As I mentioned before, I was terrible at tennis as a kid. Someone who wasn’t terrible at tennis was Stefan Edberg. Although Wimbledon at the WC was licensed, it did not feature any real player names. But my word, one of the characters looked like the Swedish maestro himself. When you’re growing up, role models are important. This seems pretty obvious, but how many children lack the right role models in their daily lives? We look up to people and want to imitate them. We see them achieve great things and we want to achieve them ourselves. When we can’t do something, video games (especially sports titles) are an easy way to imitate our heroes. I played World Cup Italia 90 on the Mega Drive way more than I should have, purely because it was the only way to recreate the tournament available to me. Emulation even boils down to wanting to be said Italian plumber hero (one was also pretty useless with the ladies) or a spiky blue hedgehog thwarting an evil genius.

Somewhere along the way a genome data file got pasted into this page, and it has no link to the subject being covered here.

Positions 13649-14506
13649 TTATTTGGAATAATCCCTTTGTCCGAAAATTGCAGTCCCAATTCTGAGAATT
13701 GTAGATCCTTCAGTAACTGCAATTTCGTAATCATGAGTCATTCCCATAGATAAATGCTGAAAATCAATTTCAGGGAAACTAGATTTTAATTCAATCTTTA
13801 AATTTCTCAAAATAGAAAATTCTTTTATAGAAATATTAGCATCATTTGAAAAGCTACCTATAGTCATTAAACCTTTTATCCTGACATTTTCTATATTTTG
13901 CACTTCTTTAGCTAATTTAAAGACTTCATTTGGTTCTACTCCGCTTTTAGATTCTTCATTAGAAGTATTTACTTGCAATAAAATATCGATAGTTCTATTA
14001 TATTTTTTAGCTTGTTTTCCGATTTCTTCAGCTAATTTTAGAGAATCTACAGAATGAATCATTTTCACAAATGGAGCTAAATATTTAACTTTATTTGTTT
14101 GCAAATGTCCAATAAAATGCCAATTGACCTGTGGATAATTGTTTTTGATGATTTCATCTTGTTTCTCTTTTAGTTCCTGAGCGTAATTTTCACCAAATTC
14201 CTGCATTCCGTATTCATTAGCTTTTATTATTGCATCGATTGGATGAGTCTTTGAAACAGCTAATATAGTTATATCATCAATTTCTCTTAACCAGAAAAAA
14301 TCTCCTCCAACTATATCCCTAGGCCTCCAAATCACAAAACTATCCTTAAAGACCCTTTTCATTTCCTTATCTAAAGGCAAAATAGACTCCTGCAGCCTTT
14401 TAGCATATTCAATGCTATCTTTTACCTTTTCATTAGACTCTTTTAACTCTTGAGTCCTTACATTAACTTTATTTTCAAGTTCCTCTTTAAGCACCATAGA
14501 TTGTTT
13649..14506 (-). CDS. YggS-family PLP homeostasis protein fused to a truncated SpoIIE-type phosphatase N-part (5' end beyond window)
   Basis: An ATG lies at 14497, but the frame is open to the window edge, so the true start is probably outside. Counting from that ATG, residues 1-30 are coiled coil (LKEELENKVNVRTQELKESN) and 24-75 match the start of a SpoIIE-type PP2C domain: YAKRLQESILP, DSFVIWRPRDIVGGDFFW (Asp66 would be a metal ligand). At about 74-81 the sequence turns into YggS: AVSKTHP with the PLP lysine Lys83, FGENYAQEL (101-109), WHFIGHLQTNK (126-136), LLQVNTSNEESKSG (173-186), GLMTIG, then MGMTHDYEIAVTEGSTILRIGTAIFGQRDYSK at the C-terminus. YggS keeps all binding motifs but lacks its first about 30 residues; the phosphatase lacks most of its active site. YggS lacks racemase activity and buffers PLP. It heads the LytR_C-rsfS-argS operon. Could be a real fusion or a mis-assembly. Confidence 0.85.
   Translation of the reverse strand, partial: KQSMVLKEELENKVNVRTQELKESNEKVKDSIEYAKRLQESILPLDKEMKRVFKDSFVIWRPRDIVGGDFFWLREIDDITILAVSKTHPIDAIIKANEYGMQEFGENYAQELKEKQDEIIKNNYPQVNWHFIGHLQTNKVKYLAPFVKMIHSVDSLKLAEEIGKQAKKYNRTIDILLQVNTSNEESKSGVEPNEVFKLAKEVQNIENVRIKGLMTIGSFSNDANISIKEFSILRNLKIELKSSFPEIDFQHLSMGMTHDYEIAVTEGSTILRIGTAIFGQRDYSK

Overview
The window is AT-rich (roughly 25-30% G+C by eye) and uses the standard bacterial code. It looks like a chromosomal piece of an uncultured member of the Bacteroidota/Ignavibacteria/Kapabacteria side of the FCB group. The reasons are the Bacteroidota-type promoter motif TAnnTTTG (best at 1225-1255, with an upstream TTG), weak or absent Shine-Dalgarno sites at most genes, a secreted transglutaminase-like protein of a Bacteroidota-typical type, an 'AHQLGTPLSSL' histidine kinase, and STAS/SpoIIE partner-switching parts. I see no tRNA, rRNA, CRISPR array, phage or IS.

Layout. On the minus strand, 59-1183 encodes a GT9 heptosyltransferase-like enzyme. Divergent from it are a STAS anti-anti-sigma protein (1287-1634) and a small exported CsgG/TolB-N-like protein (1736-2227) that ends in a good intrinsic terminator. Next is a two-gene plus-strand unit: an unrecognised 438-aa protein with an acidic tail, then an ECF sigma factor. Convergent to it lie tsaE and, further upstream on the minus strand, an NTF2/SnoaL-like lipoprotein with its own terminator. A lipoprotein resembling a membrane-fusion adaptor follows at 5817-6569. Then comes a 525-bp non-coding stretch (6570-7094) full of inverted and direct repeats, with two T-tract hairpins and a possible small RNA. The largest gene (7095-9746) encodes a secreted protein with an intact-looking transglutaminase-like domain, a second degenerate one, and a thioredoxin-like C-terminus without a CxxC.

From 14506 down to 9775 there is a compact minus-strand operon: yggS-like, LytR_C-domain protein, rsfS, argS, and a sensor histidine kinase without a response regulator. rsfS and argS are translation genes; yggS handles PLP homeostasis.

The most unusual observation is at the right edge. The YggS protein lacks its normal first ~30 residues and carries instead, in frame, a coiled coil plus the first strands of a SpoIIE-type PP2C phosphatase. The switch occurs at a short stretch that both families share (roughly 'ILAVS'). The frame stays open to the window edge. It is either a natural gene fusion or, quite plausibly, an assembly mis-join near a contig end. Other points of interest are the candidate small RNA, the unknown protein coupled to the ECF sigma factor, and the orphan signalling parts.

Emulation follows the competition. There’s nothing like beating the game. All that coding and you still beat the CPU. Get an Edberg. It is also great to prove that you are the best at something, that you are better than your peers. I have few peers at work simply because of the mediocrity of my work. Do I want to be better than them? The feeling is barely palpable. Competition is good for the human soul. Constant challenges make people better and how successful people do. The rewards are sometimes obvious, a big trophy, a big pay rise – but sometimes they aren’t. Video games offer competition at all levels. Beat the CPU, beat your friends, beat the world. Video games offer a challenge when life takes a back seat. Want an arena to prove you’re better than your friends? Have a Days of Thunder contest on the NES (not everyone was impressed… ). Multiplayer games have existed in abundance since the days of Pong, and now video game tournaments have evolved into a multi-million dollar industry of their own.